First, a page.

Thus, in short, they are a pretty awful lot.
Corruption, violence, anti-semitism, and the abuse of power is not a new thing in the world. There is a saying that power corrupts and absolute power corrupts absolutely and this fine collection of emperors demonstrates it perfectly.
Yet the writer of this letter reminds us of two things. One is that all those in positions of power will have to ultimately give an account of their use of power to their maker. No corrupt leader will ever truly escape being brought to account for his or her actions. Secondly the writer urges us to pray for our leaders. This enables ourselves and our leaders to more easily hear the guiding voice of God. Over time the church, and also society have realised the value of accountability, of oversight, and systems which protect leaders from temptation in matters of money, sex and power. This is why, in the Church of England, everyone is accountable to someone (even the Archbishops are mutually accountable to each other) and in our nation too there are many kinds of legislation which the church is also compliant with including health and safety and safeguarding legislation. Past abuses within the church have make the church wake up to just how important Safeguarding is. Modern training now reminds us that ensuring all children and vulnerable adults are safe is a job for all of us, not just our leaders. It is everyone’s responsibility to keep an eye out for the vulnerable.
One really important thing to remember is that having confidence in leaders does not preclude the possibility of challenging them if they look like they are beginning to stray from the ways of justice. A perfect example of this is demonstrated by the prophet Nathan who goes to see king David after he has Uriah killed so that he can marry Bathsheba. Nathan tells David a story of a rich man who kills the lamb of a neighbour and lets David himself judge the case, before revealing that the case he is judging is his own, told in symbolic form. Nathan is respectful, but he is also honest about the seriousness of David’s wrongdoing and what God thinks of it.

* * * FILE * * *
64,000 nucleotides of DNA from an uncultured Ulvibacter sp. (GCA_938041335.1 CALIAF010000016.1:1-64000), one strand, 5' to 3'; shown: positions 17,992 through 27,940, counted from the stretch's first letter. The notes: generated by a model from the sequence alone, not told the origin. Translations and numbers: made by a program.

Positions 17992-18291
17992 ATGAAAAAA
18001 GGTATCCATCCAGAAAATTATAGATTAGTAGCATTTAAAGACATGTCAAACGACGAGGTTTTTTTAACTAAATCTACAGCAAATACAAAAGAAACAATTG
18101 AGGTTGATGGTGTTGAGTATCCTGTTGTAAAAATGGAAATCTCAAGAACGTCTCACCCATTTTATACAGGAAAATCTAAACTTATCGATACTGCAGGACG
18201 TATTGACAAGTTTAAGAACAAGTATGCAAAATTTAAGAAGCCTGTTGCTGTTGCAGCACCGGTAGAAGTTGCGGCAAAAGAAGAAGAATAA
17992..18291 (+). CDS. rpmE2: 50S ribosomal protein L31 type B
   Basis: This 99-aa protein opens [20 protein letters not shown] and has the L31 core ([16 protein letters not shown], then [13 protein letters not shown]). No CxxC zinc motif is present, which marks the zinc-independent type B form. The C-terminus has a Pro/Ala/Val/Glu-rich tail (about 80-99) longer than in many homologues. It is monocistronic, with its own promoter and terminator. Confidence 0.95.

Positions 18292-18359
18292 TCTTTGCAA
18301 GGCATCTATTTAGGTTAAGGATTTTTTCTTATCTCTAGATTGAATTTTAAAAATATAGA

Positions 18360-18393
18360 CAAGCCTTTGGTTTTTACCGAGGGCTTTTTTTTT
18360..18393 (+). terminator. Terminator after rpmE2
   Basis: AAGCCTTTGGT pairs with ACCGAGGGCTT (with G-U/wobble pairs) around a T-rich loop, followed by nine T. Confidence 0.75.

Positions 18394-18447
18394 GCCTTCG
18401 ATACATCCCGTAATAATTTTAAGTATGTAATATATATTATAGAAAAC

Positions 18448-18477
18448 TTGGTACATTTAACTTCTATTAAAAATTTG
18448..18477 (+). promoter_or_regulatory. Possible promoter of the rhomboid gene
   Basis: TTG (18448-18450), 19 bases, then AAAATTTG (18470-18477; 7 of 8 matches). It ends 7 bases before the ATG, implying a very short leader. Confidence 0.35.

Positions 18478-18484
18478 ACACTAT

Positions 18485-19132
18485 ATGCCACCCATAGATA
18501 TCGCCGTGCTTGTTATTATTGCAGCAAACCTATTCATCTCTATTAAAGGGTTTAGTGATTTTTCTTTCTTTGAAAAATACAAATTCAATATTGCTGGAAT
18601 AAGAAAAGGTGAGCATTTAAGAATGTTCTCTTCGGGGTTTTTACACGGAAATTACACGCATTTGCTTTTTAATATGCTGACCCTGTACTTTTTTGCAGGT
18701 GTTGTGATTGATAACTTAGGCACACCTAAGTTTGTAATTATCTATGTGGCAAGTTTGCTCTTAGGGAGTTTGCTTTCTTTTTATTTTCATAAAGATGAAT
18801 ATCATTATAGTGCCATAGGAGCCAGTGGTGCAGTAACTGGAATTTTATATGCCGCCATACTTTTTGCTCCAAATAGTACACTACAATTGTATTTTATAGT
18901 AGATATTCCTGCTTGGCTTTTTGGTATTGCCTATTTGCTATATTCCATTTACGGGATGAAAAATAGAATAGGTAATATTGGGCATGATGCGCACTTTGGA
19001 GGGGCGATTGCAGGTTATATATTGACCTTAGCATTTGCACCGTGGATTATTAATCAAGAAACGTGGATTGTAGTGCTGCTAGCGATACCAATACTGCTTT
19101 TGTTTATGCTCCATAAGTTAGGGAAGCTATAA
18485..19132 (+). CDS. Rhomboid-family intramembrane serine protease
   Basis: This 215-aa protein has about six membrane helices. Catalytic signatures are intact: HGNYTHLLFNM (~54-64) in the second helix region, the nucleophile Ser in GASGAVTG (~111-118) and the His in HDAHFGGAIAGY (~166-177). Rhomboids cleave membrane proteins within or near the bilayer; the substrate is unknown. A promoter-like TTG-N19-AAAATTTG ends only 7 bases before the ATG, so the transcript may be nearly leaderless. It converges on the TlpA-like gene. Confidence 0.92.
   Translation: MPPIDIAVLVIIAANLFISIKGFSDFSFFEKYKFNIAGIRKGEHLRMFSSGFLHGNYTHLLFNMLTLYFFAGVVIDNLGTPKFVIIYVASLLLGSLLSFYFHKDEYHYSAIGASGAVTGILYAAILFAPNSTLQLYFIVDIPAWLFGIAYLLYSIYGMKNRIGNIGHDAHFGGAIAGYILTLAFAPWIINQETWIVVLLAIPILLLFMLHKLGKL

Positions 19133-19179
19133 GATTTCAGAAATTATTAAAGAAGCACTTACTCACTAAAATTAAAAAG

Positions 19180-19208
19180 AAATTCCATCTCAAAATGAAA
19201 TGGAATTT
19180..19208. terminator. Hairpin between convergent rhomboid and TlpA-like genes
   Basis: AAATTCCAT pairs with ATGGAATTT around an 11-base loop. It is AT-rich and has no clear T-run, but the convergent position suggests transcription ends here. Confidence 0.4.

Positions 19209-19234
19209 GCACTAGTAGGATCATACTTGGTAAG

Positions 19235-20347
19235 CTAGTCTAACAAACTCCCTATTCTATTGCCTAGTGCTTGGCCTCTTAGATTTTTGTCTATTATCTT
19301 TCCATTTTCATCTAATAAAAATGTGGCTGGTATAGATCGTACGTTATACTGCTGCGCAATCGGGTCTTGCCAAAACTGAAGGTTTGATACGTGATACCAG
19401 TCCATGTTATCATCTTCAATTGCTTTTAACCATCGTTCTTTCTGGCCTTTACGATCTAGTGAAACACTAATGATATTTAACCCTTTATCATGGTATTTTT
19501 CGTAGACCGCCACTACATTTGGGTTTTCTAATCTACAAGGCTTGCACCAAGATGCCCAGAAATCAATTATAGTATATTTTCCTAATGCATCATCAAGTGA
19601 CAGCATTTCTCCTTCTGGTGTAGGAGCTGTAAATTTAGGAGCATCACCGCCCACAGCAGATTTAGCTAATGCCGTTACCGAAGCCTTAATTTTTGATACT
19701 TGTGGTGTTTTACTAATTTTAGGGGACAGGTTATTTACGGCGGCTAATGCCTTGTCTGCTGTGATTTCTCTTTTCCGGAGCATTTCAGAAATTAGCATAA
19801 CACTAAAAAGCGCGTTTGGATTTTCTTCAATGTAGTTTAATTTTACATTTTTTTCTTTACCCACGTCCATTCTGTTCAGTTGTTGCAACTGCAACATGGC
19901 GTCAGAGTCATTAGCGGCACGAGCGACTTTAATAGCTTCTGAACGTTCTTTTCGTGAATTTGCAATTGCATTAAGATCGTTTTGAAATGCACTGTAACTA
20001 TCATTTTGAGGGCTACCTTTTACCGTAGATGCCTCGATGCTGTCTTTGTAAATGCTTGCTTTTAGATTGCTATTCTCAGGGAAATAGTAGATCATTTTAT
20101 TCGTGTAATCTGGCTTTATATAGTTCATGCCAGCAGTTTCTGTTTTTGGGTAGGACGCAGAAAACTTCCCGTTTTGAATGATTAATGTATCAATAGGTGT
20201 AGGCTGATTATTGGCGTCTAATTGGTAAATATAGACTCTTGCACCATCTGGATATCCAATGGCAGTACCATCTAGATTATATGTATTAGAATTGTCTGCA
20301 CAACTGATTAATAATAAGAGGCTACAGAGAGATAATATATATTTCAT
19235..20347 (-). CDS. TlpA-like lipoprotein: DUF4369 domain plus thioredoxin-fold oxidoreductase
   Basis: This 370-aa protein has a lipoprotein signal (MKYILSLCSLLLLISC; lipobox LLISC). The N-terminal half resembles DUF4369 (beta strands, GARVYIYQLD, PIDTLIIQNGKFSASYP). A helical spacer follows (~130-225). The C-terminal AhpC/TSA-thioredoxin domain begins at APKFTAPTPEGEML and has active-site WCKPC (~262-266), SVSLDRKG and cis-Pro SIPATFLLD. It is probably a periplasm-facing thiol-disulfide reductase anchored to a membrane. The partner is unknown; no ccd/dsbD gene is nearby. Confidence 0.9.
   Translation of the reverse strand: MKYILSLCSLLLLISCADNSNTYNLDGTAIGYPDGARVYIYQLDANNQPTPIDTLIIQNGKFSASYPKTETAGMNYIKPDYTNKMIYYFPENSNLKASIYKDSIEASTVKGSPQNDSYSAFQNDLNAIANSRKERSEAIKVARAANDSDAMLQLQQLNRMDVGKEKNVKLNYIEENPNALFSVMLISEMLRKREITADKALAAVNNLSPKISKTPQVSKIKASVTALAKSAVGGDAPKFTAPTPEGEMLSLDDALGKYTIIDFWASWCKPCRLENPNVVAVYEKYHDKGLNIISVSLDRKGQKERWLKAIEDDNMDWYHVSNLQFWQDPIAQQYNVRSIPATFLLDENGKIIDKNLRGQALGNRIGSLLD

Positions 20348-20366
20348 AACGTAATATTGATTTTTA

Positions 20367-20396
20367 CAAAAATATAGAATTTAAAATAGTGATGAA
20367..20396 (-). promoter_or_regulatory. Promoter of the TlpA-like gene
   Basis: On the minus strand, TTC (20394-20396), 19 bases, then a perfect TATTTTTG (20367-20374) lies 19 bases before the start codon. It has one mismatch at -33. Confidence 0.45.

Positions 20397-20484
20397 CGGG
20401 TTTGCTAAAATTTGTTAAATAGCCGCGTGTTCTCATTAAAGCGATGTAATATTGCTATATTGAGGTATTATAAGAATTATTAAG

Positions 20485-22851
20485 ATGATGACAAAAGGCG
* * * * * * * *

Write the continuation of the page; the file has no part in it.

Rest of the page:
A few years ago a very large Anglican church in Sheffield sank under a scandal caused by corrupt leadership and one of the things that the enquiry afterwards suggested was important was the value of undersight. Oversight is important, and every Anglican church has this, but undersight, and the willingness of those who are in a community to gently challenge or query those in authority is important too. This is not the same as complaining about minor matters. It is having an eye on the moral compass of an organisation. With respect to the secular powers this means being willing to write to your MP if you are morally uncomfortable with any decisions being made by a party or believe they are acting against the common good, but, taking a leaf out of Nathan’s book, to do so with respect, supportively, prayerfully and constructively.
Finally, the letter to the Hebrews ends with a familiar blessing. “Now may the God of peace, who through the blood of the eternal covenant brought back from the dead our Lord Jesus, that great Shepherd of the sheep, equip you with everything good for doing his will”. Having caught a glimpse of the context of these words we may now see this well-known blessing in a different light. Every person in any kind of authority should take Jesus Christ as the ultimate model of leadership. Christ, the good shepherd, the one willing to lay down his life for his sheep, offering to share with us the gifts and abilities that flow from his loving servant heart. May he indeed work things in us that please him rather than wound him until the day when we and all God’s children will be free. Amen.